Steve Schapiro started out as a freelance photographer in the early 1960s and was on hand for many of the decade's historic moments, whether the 1963 March on Washington or Robert F. Kennedy's presidential run in 1968. The Chicago resident's work appeared in Time, Rolling Stone, Life and other publications.
Local television producer and writer Joan Tortorici Ruppert lost her father as a young child. But through a collection of rediscovered photo negatives, she’s getting to know who he was before he was her father and getting a glimpse into Chicago history too.
Many immigrants dream of owning and operating a small business. A Chicago-based photographer has a personal understanding of immigration, and he has spent years documenting small businesses. He calls his project “Immigrant Owned,” and it’s about to be expanded in a big way.
Articles of colorful clothing and ornaments tell the story of the person who wears them. The whole ensemble is called regalia, and it helps preserve the heritage of an entire community. A local photographer with roots in the Potawatomi Nation documents her people and their legacy.
In a citywide exhibition featuring 29 MacArthur Fellows throughout 12 galleries sits a particular exhibit at the Weinberg/Newton Gallery in River North. It’s exploring what it means to be Latino in Chicago.
Comedian and actor Jeff Garlin opens a new show of his photography featuring some of his co-stars and famous friends — Larry David, J.B. Smoove, John Mulaney – often in candid shots backstage and between scenes.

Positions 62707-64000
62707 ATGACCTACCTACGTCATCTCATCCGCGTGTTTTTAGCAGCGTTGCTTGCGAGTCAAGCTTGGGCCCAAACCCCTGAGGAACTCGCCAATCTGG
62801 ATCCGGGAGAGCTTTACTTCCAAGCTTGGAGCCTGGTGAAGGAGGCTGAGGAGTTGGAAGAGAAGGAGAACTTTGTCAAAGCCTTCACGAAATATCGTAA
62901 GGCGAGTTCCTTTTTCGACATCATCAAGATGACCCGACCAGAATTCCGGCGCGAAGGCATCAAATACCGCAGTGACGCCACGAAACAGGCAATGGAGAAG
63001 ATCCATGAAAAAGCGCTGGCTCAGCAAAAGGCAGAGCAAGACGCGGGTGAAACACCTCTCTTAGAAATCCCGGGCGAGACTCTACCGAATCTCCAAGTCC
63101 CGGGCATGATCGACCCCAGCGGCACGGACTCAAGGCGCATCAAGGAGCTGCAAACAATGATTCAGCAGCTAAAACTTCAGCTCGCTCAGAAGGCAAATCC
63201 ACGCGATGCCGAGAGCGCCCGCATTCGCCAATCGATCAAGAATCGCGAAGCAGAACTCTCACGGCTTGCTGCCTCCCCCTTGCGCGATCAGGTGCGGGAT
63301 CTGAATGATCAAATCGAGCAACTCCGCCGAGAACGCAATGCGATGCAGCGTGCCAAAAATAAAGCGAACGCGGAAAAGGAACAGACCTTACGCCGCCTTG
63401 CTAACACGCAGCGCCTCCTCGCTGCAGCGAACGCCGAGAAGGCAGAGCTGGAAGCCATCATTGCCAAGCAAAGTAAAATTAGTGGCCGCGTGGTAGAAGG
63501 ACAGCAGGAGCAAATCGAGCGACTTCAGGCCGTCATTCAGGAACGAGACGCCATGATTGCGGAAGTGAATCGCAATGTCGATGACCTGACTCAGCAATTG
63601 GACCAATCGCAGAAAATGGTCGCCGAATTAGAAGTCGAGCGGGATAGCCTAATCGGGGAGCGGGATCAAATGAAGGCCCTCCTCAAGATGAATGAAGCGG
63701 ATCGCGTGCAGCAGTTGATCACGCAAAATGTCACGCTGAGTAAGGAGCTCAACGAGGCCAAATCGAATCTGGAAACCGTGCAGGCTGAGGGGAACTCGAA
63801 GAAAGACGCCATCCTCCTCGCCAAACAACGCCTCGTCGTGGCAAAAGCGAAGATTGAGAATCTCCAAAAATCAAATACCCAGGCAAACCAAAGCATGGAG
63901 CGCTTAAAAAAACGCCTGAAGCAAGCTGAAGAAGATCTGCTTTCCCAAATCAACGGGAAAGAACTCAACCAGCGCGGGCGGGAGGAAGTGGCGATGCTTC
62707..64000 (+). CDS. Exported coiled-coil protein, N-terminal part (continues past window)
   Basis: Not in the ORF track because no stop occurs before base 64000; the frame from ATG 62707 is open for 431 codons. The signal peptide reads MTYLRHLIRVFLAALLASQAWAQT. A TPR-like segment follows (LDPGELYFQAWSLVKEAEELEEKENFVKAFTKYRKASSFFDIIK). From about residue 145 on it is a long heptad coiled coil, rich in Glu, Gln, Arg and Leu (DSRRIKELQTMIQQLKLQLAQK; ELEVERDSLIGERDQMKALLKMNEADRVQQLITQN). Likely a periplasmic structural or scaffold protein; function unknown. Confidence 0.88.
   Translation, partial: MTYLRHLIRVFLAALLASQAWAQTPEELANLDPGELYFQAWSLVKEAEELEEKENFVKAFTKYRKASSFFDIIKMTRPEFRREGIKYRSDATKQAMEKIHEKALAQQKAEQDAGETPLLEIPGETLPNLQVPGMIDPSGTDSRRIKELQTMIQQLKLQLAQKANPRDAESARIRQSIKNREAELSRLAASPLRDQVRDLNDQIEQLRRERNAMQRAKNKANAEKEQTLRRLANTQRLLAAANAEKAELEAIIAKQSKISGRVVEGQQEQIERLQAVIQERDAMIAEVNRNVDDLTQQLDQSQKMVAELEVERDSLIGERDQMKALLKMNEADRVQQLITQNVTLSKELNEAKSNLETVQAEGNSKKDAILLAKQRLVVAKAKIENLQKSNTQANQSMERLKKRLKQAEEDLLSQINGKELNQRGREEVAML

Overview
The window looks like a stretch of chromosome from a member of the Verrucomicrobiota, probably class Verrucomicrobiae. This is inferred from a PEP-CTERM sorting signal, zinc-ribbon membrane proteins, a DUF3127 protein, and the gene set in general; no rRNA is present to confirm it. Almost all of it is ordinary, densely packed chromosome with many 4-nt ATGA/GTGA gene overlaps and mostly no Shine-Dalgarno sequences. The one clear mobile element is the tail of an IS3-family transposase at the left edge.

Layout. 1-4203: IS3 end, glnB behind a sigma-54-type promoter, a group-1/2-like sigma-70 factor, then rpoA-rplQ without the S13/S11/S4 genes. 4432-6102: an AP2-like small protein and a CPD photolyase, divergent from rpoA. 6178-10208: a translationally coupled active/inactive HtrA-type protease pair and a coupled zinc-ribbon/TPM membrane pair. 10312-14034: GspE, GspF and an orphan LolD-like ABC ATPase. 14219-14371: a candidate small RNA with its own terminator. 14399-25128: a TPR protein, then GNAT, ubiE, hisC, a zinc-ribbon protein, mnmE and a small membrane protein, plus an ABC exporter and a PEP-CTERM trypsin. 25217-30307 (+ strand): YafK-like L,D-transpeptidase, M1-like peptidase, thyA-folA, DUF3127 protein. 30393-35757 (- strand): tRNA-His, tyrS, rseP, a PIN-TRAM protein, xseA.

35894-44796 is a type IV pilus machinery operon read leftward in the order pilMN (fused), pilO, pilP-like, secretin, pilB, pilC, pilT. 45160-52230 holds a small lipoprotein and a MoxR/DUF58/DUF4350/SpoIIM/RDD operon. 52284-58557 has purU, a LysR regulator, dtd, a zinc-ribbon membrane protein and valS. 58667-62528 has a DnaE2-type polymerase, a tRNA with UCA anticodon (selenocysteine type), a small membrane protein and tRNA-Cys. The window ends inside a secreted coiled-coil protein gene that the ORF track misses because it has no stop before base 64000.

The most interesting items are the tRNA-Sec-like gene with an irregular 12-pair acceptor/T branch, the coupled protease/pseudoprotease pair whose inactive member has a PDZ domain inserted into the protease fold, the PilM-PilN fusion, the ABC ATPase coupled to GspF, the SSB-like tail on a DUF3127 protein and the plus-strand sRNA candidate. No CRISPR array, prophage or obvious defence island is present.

Dig those images of flowers, birds and trees out of the iCloud and enter them in the forest preserve district’s annual photo contest. Winning images will be featured in the district’s 2022 calendar.
A new outdoor exhibition in Gage Park tells the neighborhood’s history from the perspective of its residents. It’s part of a new program from the Gage Park Latinx Council that invites young people to reclaim their community’s narrative. We go for a look — and a local history lesson.
Some photographers explore cities through their neglected places. At personal risk and sometimes legal jeopardy, they look for beauty in forgotten and faded locales. Meet Jerry Olejniczak, one such photographer in search of “Abandoned Chicagoland.”
Monitoring stations have been set up at various parks and preserves in the Chicago region for visitors to snap photos, which are then stitched together in a time-lapse series to document environmental changes.
Since January 2018, Whitney Bradshaw has photographed more than 375 women who participated in her “Scream Sessions.” All portraits are now on display together for the first time in a new exhibit at the McCormick Gallery called “Outcry.”
They say a picture is worth a thousand words, and that’s exactly what Lynn Orman Weiss’ traveling exhibition does, sharing through photos how women have contributed to one of the most influential music genres.
Inside the Logan Square Blue Line CTA station, a subterranean gallery features a selection of photographs from a new book about gentrification and preservation in the neighborhood, which was, for decades, a predominantly Latino community.
When she died 12 years ago, photographer Vivian Maier went from anonymous to fairly famous. Now the onetime North Shore nanny is receiving more posthumous praise, this time for a show of her mostly unseen color photographs of local people and places.
A new exhibit at the Elmhurst Art Museum is using photography to explore Chicago’s fair housing history and features rare color photos of Martin Luther King Jr. during the Chicago Freedom Movement.
From 1968 to 1972, WTTW aired a groundbreaking weekly show hosted by the late Jim Tilmon. Until recently, we thought all but a couple of episodes had been lost. Chicago author, photographer and architecture critic Lee Bey helps us blow the dust off five of the interviews we recently rediscovered.